Closing hospitals could present a serious political hot potato for the government. In Britain, the Conservative government is still recovering from the bad feelings surrounding proposals to close world-renowned hospitals in the London area. The public feels great loyalty to local hospitals, a feeling that has been further fostered by hospital charities that raise millions a year from the communities’ good will. 

“This is going to open up new discussions of money between doctors and patients,” says Kushner. “Seniors are a unique group in Canada because they remember what it was like before medicare – what it was like not to be able to pay for the doctor, to forgo treatment that they thought was necessary. They understand the financial hardship that could occur if they were unlucky enough to have a family member who needs expensive medical treatment.” 

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More from Canada’s Today’s Seniors

Feds Call For AIDS, Blood System Inquiry: Some Seniors Infected

Government Urged To Limit Free Drugs For Seniors

Health Care On The Cutting Block: Ministry Hopes For Efficiency With Search And Destroy Tactics

New Seniors’ Group Boosts ‘Grey Power’: Grey Panthers Chapter Opens With A Canadian Touch

Seniors Falling Through The Health Care Cost Cracks

ORCID iD: https://orcid.org/0000-0001-5311-1052.

© David South Consulting 2021

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US Health Care Businesses Chasing Profits Into Canada

Some fear corporate health care will kill equality of treatment

By David South

Now Magazine (Toronto, Canada), April 8-14, 1993

American-style private health care is slipping across the Canadian border under the noses of three provincial NDP governments, say researchers representing an association of health care workers.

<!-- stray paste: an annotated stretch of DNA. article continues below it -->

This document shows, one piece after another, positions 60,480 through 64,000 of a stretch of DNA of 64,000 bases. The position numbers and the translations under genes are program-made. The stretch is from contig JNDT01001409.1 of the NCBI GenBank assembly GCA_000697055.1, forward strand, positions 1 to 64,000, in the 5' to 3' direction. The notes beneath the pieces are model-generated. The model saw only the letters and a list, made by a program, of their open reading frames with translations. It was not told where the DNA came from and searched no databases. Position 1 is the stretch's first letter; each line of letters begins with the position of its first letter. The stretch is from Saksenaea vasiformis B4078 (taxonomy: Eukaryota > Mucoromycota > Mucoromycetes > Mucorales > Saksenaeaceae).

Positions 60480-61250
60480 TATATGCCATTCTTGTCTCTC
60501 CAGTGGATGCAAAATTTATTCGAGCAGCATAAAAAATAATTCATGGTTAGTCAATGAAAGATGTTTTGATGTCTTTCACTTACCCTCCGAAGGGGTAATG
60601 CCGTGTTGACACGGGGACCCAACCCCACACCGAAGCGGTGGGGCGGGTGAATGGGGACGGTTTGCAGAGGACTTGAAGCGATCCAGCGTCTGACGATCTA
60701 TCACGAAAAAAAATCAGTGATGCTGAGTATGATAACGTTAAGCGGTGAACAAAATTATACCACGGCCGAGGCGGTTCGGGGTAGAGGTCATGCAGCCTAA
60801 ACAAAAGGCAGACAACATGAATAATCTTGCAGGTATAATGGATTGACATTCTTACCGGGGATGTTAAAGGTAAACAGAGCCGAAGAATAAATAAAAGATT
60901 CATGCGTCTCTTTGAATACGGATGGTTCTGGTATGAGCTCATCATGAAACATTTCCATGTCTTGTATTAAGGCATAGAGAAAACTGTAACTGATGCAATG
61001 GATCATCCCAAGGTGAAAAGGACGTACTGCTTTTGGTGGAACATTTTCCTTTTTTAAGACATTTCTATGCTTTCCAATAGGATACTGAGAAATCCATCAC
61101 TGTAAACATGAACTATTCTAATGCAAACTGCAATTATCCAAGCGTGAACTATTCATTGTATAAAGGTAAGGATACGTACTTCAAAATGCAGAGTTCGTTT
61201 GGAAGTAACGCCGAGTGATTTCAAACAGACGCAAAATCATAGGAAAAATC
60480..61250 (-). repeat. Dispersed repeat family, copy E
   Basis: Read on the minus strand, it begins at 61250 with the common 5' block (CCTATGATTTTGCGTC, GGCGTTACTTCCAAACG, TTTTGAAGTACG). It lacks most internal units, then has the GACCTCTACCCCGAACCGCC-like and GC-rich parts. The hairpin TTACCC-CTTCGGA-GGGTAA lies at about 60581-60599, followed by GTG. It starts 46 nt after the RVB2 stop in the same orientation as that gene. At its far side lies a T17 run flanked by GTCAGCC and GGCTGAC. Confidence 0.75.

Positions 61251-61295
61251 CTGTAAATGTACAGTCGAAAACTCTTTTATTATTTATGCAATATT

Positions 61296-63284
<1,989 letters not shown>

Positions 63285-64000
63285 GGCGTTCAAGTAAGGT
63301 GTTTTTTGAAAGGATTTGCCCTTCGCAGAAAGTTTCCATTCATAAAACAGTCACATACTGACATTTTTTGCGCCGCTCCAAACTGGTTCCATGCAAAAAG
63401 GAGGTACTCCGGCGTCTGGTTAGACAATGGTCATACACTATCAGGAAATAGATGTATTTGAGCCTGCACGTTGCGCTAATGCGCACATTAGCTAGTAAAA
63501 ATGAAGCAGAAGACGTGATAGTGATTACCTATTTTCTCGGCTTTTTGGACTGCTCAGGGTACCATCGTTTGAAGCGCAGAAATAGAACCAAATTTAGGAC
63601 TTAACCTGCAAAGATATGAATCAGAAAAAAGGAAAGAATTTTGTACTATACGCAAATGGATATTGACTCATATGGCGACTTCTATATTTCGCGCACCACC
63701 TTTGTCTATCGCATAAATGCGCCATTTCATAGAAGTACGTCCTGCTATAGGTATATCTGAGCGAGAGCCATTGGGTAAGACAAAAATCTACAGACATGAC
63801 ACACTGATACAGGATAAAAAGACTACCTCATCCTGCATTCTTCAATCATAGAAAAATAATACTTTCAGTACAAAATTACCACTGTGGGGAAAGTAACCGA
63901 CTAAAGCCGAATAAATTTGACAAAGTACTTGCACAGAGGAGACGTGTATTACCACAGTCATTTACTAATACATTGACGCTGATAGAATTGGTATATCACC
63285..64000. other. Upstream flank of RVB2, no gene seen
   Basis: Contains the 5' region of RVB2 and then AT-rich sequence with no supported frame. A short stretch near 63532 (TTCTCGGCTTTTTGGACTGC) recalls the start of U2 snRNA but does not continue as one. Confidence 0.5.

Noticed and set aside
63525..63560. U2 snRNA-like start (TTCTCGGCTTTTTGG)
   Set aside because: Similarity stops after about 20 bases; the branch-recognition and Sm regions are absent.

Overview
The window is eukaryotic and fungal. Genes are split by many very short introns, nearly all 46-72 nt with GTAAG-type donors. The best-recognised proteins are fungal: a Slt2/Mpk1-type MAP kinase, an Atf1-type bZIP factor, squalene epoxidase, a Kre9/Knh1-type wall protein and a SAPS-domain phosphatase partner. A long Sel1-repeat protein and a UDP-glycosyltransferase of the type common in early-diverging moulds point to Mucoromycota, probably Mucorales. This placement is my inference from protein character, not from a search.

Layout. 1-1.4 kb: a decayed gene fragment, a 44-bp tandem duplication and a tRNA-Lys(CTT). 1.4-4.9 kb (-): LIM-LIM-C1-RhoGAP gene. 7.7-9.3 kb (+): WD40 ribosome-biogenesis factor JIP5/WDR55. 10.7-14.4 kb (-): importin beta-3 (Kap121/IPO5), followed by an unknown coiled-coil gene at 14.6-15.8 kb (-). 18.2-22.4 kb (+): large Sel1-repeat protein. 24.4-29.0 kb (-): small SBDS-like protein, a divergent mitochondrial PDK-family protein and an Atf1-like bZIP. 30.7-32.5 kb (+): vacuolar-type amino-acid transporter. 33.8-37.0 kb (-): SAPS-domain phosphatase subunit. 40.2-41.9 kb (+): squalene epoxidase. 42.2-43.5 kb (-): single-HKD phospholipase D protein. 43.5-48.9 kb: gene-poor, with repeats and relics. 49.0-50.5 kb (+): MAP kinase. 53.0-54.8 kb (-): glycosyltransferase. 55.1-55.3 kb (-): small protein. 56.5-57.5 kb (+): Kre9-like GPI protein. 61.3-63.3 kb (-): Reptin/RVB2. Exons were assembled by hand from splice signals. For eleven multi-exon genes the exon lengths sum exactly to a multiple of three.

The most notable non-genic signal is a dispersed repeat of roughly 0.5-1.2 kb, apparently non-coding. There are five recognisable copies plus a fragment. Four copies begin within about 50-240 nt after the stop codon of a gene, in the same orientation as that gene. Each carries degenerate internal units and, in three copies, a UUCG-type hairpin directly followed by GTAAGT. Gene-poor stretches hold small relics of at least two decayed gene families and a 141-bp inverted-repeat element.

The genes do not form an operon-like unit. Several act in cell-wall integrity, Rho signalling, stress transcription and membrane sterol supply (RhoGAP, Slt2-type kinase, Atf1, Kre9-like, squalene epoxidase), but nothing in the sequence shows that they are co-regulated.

Jackie Henwood and Colleen Fuller of the 7,500-member Health Sciences Association of British Columbia charge in a recent report that a combination of free trade and tightfisted government spending is undermining the universality of medicare and ushering in the beginnings of a two-tier system.

While the health care industry created more jobs than any other sector of the economy between 1984 and 1991, they point out, things have changed dramatically since the Canada-US free trade agreement came into effect in 1989. Now much of this growth is clustering in the private sector.

And they expect that this trend will continue under the forthcoming North American free trade agreement.

“NAFTA will accelerate trends towards a privatized, nonunion and corporate dominated system of health care in Canada,” says the report.

Binding provisions

Chapter 14 of the Canada-US free trade agreement opened competition for health-care facilities management services to US companies. Certain NAFTA provisions will bind all levels of government to consider for-profit health care companies on equal footing with public providers when bidding for services, and entitles them to compensation if they can prove to an arbitration board that they’ve been wronged.

“That represents a substantial encroachment on the democratic right of local, provincial and federal governments to make decisions,” says Cathleen Connors, who chairs the Canadian Health Coalition, which includes labour activists, nurses, doctors and other health-care workers.